Browse Prior Art Database

Quasi Synchronization of a Slow Speed Channel to a Direct Access Storage Device

IP.com Disclosure Number: IPCOM000051461D
Original Publication Date: 1981-Jan-01
Included in the Prior Art Database: 2005-Feb-10
Document File: 2 page(s) / 14K

Publishing Venue

IBM

Related People

Cheng, YP: AUTHOR [+4]

Abstract

Direct-access storage devices which employ an architecture for the reading and writing of data which requires that the host (attaching channel, main storage, etc.) be in precise synchronism with the rotating storage medium, also requires that data be transferred exactly at the rate of data reading or writing at the device. The data requests are made to the channel by the storage control providing the attachment of the device to the channel. These requests are made at the transfer rate of the device. The channel satisfies these requests on a demand-response basis at a rate necessary to keep up with the device transfer on the recording track.

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Quasi Synchronization of a Slow Speed Channel to a Direct Access Storage Device

Direct-access storage devices which employ an architecture for the reading and writing of data which requires that the host (attaching channel, main storage, etc.) be in precise synchronism with the rotating storage medium, also requires that data be transferred exactly at the rate of data reading or writing at the device. The data requests are made to the channel by the storage control providing the attachment of the device to the channel. These requests are made at the transfer rate of the device. The channel satisfies these requests on a demand-response basis at a rate necessary to keep up with the device transfer on the recording track.

If data is transferred at a rate less than that of the device, the storage device is said to "overrun" the data rate of the attaching channel and an exception condition exists which requires correction/retry action by the storage control, channel, or host (or some combination of the above). The Count-Key-Data (CKD) architecture employed in IBM disk files from the IBM 2311 through 3350 devices is a channel-device synchronous architecture, as described above. In particular, the definitions of channel programs and data formats are so intertwined that the channel programs of CKD architecture cannot be interpreted without a concurrent examination of data stored on the device.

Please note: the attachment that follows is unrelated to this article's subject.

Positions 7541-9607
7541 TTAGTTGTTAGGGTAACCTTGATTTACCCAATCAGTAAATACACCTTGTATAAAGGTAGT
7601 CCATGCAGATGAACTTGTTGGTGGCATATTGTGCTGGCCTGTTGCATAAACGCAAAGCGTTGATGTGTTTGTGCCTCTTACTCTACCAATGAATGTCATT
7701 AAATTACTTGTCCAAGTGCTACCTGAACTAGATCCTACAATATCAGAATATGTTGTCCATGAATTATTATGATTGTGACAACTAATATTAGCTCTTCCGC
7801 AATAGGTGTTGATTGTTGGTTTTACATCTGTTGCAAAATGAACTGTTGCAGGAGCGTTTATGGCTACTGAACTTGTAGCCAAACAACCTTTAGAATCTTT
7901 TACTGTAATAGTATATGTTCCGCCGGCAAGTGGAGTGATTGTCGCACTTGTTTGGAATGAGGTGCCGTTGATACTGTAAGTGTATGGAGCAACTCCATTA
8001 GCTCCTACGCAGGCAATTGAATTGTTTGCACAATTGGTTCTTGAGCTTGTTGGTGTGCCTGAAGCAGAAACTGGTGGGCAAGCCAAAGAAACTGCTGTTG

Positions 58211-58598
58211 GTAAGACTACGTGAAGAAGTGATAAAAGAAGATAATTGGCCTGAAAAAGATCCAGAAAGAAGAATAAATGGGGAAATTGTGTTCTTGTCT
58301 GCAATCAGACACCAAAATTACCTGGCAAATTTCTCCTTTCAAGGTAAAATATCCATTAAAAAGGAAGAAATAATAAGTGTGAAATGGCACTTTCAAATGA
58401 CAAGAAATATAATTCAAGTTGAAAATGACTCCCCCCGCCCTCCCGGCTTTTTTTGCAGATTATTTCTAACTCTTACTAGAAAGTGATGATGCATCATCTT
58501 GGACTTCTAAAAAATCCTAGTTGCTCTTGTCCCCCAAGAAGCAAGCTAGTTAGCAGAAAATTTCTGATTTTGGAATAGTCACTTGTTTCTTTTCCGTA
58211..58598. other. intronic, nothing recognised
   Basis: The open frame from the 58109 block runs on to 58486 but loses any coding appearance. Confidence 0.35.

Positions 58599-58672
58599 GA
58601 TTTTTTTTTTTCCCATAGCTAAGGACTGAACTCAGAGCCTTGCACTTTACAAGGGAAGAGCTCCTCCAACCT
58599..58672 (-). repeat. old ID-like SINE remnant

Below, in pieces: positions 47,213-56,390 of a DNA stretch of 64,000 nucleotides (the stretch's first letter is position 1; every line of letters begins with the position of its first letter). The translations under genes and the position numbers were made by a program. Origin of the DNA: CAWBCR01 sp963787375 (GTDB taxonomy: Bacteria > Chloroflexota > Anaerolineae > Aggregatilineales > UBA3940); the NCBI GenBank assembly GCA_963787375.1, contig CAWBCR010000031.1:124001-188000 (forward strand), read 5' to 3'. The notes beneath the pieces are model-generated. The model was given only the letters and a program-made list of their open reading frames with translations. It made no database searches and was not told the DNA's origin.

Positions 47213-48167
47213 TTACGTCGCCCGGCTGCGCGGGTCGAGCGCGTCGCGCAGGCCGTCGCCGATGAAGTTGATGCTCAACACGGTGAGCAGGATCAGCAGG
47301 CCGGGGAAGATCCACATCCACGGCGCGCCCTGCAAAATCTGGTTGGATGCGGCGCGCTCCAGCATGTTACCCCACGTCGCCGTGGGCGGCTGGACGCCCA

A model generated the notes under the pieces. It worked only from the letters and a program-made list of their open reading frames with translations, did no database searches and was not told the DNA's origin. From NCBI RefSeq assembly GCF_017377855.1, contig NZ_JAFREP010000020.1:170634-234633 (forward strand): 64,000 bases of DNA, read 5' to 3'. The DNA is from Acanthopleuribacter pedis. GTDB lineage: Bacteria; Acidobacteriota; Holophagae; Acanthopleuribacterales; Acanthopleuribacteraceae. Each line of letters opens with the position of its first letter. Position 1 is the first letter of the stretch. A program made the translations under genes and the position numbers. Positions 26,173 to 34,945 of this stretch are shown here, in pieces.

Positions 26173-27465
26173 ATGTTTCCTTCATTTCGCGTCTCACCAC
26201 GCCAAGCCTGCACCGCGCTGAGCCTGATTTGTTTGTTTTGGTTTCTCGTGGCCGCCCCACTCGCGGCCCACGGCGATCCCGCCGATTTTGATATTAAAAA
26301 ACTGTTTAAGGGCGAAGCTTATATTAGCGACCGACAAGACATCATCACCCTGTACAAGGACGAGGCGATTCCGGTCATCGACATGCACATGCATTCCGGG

When it is required to design the attachment of direct-access storage using channel-device synchronous architecture, such as described above, to a host (channel) with a maximum data transfer rate less than the data rate of the device, some mechanism must be added to the storage device or its control to accommodate the expected differences in transfer rates. A small speed matching buffer (implemented in electronic storage) may successfully provide such a mechanism for the reading of data; data from the storage medium accumulates in the buffer at the device transfer rate, while the channel removes data from the buffer at its slower rate. Such a buffer is less successful for the writing of data. Data...